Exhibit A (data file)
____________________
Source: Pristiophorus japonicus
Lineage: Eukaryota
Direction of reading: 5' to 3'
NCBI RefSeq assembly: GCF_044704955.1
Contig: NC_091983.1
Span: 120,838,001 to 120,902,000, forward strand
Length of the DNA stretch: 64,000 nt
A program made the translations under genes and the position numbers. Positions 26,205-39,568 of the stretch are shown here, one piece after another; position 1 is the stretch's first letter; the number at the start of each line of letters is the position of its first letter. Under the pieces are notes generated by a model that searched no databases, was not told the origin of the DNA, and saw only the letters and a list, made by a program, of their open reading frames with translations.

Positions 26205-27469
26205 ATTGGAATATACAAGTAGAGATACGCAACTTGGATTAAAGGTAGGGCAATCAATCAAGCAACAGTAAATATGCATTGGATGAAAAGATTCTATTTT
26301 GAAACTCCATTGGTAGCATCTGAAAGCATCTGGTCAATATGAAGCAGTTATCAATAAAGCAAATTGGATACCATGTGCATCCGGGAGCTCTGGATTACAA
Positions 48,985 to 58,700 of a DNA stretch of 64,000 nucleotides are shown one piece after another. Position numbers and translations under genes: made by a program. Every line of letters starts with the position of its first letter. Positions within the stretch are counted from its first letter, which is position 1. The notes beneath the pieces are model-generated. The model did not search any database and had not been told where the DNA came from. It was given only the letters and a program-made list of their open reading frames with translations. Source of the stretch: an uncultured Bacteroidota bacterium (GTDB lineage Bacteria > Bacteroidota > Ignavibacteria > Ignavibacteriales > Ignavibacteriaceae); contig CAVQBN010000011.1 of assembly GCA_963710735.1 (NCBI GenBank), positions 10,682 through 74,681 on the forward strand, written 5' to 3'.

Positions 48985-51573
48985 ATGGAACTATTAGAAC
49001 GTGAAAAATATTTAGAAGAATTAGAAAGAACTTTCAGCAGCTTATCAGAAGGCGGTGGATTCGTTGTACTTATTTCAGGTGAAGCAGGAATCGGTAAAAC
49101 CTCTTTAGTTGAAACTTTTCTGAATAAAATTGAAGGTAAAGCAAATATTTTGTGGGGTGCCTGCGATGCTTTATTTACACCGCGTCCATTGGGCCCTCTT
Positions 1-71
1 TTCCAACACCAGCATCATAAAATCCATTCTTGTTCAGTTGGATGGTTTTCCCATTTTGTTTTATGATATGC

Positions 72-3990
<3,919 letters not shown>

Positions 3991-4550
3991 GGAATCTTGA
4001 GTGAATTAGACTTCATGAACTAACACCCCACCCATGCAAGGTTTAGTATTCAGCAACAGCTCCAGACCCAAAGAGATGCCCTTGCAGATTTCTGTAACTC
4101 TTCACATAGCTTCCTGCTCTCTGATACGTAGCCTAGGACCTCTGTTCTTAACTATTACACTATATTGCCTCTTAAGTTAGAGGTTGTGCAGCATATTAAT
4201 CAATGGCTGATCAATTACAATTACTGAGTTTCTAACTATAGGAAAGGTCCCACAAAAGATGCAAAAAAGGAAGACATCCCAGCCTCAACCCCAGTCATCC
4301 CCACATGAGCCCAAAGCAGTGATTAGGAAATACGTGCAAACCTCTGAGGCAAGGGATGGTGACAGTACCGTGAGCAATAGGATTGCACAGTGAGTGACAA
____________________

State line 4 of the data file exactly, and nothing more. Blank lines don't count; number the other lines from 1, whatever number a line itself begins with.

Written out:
NCBI RefSeq assembly: GCF_044704955.1